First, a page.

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About the Committee on the Exercise of the Inalienable Rights of the Palestinian People
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UNITED
NATIONS
A

        General Assembly
Distr.
GENERAL
A/AC.183/SR.69
30 December 1981

ORIGINAL: ENGLISH



COMMITTEE ON THE EXERCISE OF THE INALIENABLE RIGHTS
OF THE PALESTINIAN PEOPLE

SUMMARY RECORD OF THE 69th MEETING

Held at Headquarters, New York,
on Monday, 14 September 1981, at 10.30 a.m.


Chairman: Mr. SARRE (Senegal)


CONTENTS

Adoption of the agenda

Reports by the Chairman on visits of the Committee's delegations

Consideration of the draft report of the Committee

Other matters









This record is subject to correction.

Corrections should be submitted in one of the working languages. They should be set forth in a memorandum and also incorporated in a copy of the record. They should be sent within one week of the date of this document to the Chief, Official Records Editing Section, Department of Conference Services, room A-3550, 866 United Nations Plaza.

Any corrections to the record of this meeting and of other meetings will be issued in a corrigendum.



The meeting was called to order at 11.15 a.m.


ADOPTION OF THE AGENDA

1. The agenda was adopted.

REPORTS BY THE CHAIRMAN ON VISITS OF THE COMMITTEE'S DELEGATIONS

2. The CHAIRMAN said that he had hoped to be in a position to present, at the current meeting, the Committee's report on the mission sent to Beirut at the invitation of Mr. Arafat, Chairman of the Executive Committee of the Palestine Liberation Organization. Unfortunately, for technical reasons, that would not be possible. The report would, however, be issued in the very near future and, as soon as it was approved by the members of the delegation which had visited Beirut, it would be published as a working paper of the Committee on the Exercise of the Inalienable Rights of the Palestinian People.

3. The Committee's delegation which had visited Moscow at the invitation of the Soviet Committee of Solidarity with the countries of Asia and Africa had met with Mr. Vladimir Kudriatsov, First Chairman of the Soviet Committee and member of the Soviet Supreme Council, to discuss ways and means of increasing the co-operation between the Soviet Committee and the Committee on the Exercise of the Inalienable Rights of the Palestinian People. Particular attention had been paid to the assistance that the Soviet Committee could give the latter in discharging its mandate. The First Chairman of the Soviet Committee had assured the delegation of his Committee's willingness to co-operate and to strengthen the already close contacts between the two Committees.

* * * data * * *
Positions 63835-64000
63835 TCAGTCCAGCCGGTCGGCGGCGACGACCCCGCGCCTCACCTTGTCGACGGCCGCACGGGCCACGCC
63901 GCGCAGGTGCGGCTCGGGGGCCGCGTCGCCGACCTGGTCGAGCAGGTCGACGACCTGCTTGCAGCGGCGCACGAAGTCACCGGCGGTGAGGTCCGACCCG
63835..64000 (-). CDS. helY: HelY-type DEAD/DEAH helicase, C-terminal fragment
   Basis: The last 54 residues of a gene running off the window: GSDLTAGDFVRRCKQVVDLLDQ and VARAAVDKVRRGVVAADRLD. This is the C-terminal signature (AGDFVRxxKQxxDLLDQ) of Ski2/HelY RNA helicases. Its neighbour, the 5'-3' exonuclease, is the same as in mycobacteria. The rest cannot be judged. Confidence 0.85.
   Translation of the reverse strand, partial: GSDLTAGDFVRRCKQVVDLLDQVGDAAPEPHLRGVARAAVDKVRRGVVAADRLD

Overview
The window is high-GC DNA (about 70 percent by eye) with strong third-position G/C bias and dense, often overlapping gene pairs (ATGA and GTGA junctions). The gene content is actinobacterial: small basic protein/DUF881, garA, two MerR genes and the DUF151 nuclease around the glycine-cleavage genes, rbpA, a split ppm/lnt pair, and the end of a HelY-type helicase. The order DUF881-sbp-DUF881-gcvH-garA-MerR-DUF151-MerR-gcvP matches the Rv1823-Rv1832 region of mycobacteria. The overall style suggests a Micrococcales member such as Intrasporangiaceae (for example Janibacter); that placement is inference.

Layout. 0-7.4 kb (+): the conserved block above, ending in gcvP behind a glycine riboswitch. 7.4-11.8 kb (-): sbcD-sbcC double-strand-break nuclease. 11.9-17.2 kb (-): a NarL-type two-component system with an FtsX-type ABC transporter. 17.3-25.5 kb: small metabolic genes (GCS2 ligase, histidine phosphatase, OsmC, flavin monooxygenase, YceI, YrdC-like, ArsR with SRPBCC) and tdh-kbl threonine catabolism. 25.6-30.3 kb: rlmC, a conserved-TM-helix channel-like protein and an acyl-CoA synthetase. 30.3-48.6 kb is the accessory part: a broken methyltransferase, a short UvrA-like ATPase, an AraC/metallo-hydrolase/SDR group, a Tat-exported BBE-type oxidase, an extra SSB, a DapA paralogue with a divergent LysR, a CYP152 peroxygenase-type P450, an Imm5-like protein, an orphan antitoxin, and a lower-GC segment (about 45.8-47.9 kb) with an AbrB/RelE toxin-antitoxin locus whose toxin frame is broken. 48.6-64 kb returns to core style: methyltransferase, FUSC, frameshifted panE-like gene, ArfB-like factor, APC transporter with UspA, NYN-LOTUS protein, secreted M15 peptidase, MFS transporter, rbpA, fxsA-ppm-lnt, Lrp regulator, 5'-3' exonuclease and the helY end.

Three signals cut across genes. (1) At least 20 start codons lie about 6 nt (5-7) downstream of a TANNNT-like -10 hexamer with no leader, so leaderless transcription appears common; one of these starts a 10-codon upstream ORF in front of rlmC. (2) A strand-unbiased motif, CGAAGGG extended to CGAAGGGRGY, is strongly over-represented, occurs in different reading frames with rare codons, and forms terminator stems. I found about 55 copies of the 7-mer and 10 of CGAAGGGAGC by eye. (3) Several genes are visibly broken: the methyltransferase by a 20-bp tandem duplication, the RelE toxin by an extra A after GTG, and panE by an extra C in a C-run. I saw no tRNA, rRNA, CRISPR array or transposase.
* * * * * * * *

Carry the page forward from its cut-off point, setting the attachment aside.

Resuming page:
4. The delegation had also met with Ambassador Vladimir Petrovski, Chief of the Department of International Organizations at the Soviet Ministry of Foreign Affairs, and had discussed the question of Palestine and the work of the Committee on the Exercise of the Inalienable Rights of the Palestinian People. Ambassador Petrovski had reiterated his Government's position on the question, which was based on principles similar to those which guided the work of the Committee.

5. The delegation had also been received by Mr. Yuri Barabash, Chief of the Soviet-Palestinian Friendship Society and First Deputy Minister of Culture. The delegation had viewed a film entitled "The Near East: Pain, Anxiety and Hope".

6. From Moscow the delegation had proceeded to Colombo to participate in the third United Nations seminar on Palestinian rights. It had then proceeded to Beirut and Havana, where, as everywhere else on the trip, it had been warmly received. The seminars held at Colombo and Havana had been extremely successful and the relevant documents would be published in the near future as working papers of the Committee.

7. He thanked the Governments of Sri Lanka, Lebanon and Cuba, the Soviet Committee and the PLO Executive Committee for their hospitality and for their efforts on behalf of the delegations.

CONSIDERATION OF THE DRAFT REPORT OF THE COMMITTEE

8. Mr. GAUCI (Malta), Rapporteur, said that the draft report had been distributed in all the languages on 18 August 1981. After it had been discussed by the Working Group on 11 September 1981, new paragraphs had been added. He suggested that the Committee should first consider the original draft report and then move on to the draft with the recently inserted paragraphs, which was not yet available in all the languages.

9. Mr. MOUSSA (Observer for Egypt) said that, as his country was a party to the conflict in the Middle East, it wished to consider the draft report as carefully as possible. Since the new draft report was not yet available in all the languages, he proposed that consideration of the document should be postponed in order to give all delegations the necessary time to devote to it the attention it deserved.

10. The CHAIRMAN said that the Committee was already late in submitting its report, which should have been made available to the Secretary-General at the beginning of September 1981. The first draft report had been distributed in all the languages on 18 August 1981 and the additional paragraphs had been inserted at a meeting of the Working Group on 11 September 1981, in which the Egyptian delegation had taken part. He appealed for co-operation on the part of all members of the Committee to expedite the adoption of the report.